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Control Person Liability

Control person liability claims in the realm of broker-dealers are typically brought under §20(a) of the Securities Exchange Act. Interestingly, in a recently settled case brought by the SEC against Nature Sunshine Product’s, the SEC named individual executives of the company under §20(a) and did not alleged that the executives had personal knowledge of the underlying Foreign Corrupt Practices Act (“FCPA”)) violations.

This is noteworthy because there is somewhat of a split among the courts about what needs to be alleged under §20(a ) to bring a control person into a case or arbitration. Generally, the courts are divided between one standard that requires some level of participation on the part of the control person, and another that maintains that participation is not required. Thus, it will be interesting to see if plaintiffs’ attorneys, who advocate for the broadest of standards, will try to use the SEC’s decision not to allege knowledge as support for their control liability claims. Although it is plausible that they will try to do so, that fact remains that such an argument would be without merit because the FCPA is an entirely different animal than the typical violations brought against brokers.

Control person liability is defined under §20(a) as:

“Every person who, directly or indirectly, controls any person liable under any provision of this chapter or of any rule or regulation thereunder shall also be liable jointly and severally with and to the same extent as such controlled person to any person to whom such controlled person is liable, unless the controlling person acted in good faith and did not directly or indirectly induce the act or acts constituting the violation or cause of action.” 15 U.S.C. § 78t(a).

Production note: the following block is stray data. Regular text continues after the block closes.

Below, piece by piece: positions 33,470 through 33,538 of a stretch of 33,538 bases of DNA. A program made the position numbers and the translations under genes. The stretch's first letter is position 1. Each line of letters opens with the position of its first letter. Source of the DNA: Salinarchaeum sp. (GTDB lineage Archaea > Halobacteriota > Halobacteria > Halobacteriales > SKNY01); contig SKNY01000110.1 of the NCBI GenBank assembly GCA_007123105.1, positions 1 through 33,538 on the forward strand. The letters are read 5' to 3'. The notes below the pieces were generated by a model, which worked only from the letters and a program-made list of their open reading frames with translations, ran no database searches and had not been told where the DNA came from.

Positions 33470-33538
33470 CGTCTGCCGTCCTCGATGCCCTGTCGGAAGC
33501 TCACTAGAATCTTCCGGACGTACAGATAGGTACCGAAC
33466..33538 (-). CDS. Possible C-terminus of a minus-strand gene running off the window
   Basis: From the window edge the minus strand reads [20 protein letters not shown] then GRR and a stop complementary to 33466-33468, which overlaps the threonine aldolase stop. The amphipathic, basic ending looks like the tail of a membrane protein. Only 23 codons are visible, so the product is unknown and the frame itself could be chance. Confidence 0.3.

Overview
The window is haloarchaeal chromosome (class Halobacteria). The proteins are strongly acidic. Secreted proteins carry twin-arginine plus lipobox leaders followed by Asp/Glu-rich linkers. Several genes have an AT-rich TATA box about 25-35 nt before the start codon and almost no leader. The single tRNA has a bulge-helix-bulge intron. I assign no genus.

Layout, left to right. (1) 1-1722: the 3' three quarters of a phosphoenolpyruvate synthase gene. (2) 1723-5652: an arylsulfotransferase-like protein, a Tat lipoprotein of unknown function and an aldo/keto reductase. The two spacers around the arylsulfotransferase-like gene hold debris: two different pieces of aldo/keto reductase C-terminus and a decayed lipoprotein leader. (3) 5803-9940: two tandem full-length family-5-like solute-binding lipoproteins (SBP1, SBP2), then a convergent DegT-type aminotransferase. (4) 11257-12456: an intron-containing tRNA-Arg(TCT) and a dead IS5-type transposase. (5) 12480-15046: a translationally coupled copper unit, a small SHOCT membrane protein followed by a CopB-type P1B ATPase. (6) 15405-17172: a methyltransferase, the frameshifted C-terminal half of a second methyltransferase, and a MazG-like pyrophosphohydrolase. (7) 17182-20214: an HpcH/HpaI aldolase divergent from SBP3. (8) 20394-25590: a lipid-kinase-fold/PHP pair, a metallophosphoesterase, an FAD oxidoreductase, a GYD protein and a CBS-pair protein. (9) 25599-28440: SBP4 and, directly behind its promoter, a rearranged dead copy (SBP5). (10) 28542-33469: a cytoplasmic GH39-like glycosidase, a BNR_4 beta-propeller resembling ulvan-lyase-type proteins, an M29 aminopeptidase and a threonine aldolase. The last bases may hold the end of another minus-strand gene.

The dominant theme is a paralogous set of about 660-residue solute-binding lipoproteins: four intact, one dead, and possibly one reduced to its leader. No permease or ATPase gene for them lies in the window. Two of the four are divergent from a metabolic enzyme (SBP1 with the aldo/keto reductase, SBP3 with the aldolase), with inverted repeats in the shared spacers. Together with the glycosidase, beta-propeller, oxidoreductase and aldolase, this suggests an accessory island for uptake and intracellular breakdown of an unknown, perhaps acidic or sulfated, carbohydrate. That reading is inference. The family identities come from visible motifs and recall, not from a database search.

Because the statute itself does not define what it means to “control any person,” the SEC provided clarification: “control means the possession, direct or indirect, of the power to direct or cause the direction of the management and policies of a person, whether through the ownership of voting securities, by contract, or otherwise.”

The definition provided in the Uniform Application for Broker-Dealer Registration also sheds some light on “control.”

The power, directly or indirectly, to direct the management or policies of a company, whether through ownership of securities, by contract, or otherwise. Any person that (i) is a director, general partner or officer exercising executive responsibility (or having similar status or functions); (ii) directly or indirectly has the right to vote 25% or more of a class of a voting security or has the power to sell or direct the sale of 25% or more of a class of voting securities; or (iii) in the case of a partnership, has the right to receive upon dissolution, or has contributed, 25% or more of the capital, is presumed to control that company. (This definition is used solely for the purpose of Form BD.)

The practical application of the control person liability theory typically results in senior executives (CEOs, CFOs, CCOs, etc.), board members, and owners of broker-dealers being named individually in lawsuits and arbitrations. Often, senior executives and the like are brought into cases primarily as a means to add another pocket to the potential settlement pool. In practice, although there are various defenses against control person liability claims, the costs of having senior executives and senior management tied up in a trial or arbitration hearing can force them to settle otherwise meritless claims.

The Courts’ Interpretations of §20(a)

Describing the disagreements among the circuit courts as a “circuit split” is understating what is more accurately described as complete disarray. Indeed, it seems that the only thing the courts agree on is that under any test for control person liability, there must be an underlying violation of a securities law. The divergent standards set forth by the circuits can be generally divided into two main categories: 1) the “potential control” standard (followed by the First, Fifth, Sixth, Seventh, Eighth, Ninth, Tenth, and Eleventh Circuits) and 2) the “culpable participation” standard (followed by the Second, Third, and Fourth Circuits).

The circuits that have adopted the potential control standard subscribe to very broad definitions of control that are susceptible to abuse by litigious claimants who bring claims against control persons based on dubious grounds. On the other hand, the circuits that subscribe to the culpable participation test have a comparatively stricter standard for control liability that discourages frivolous claims by requiring plaintiffs to allege some level of conduct or participation on the part of those control persons named in the matter.

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About the Author

David Welch, Winget, Spadafora, & Schwartzberg, LLC
New York, NY 10022

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